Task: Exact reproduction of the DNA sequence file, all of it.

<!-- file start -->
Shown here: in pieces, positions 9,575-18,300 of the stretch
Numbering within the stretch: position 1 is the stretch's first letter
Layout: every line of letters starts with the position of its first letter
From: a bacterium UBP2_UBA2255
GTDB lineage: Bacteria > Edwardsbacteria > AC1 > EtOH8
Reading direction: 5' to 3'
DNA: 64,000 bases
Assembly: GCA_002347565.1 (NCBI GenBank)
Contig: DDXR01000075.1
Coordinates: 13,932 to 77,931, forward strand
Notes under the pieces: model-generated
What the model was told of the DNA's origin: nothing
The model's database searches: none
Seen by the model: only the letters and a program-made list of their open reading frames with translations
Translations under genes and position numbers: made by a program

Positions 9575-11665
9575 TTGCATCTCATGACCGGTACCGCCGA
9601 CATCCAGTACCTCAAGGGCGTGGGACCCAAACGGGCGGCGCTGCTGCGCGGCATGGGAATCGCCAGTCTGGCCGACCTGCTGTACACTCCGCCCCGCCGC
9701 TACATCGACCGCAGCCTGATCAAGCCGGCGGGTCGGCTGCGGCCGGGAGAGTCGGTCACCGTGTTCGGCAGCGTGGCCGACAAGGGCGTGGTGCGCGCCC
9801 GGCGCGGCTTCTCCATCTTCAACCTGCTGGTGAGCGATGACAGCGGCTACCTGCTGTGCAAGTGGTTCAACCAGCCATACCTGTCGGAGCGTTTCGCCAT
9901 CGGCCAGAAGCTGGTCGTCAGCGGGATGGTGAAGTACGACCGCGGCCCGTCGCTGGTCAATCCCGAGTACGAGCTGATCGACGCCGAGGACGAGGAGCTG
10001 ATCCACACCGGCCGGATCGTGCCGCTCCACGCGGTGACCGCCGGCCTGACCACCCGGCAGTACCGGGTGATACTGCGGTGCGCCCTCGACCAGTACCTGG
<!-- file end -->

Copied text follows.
Shown here: in pieces, positions 9,575-18,300 of the stretch
Numbering within the stretch: position 1 is the stretch's first letter
Layout: every line of letters starts with the position of its first letter
From: a bacterium UBP2_UBA2255
GTDB lineage: Bacteria > Edwardsbacteria > AC1 > EtOH8
Reading direction: 5' to 3'
DNA: 64,000 bases
Assembly: GCA_002347565.1 (NCBI GenBank)
Contig: DDXR01000075.1
Coordinates: 13,932 to 77,931, forward strand
Notes under the pieces: model-generated
What the model was told of the DNA's origin: nothing
The model's database searches: none
Seen by the model: only the letters and a program-made list of their open reading frames with translations
Translations under genes and position numbers: made by a program

Positions 9575-11665
9575 TTGCATCTCATGACCGGTACCGCCGA
9601 CATCCAGTACCTCAAGGGCGTGGGACCCAAACGGGCGGCGCTGCTGCGCGGCATGGGAATCGCCAGTCTGGCCGACCTGCTGTACACTCCGCCCCGCCGC
9701 TACATCGACCGCAGCCTGATCAAGCCGGCGGGTCGGCTGCGGCCGGGAGAGTCGGTCACCGTGTTCGGCAGCGTGGCCGACAAGGGCGTGGTGCGCGCCC
9801 GGCGCGGCTTCTCCATCTTCAACCTGCTGGTGAGCGATGACAGCGGCTACCTGCTGTGCAAGTGGTTCAACCAGCCATACCTGTCGGAGCGTTTCGCCAT
9901 CGGCCAGAAGCTGGTCGTCAGCGGGATGGTGAAGTACGACCGCGGCCCGTCGCTGGTCAATCCCGAGTACGAGCTGATCGACGCCGAGGACGAGGAGCTG
10001 ATCCACACCGGCCGGATCGTGCCGCTCCACGCGGTGACCGCCGGCCTGACCACCCGGCAGTACCGGGTGATACTGCGGTGCGCCCTCGACCAGTACCTGG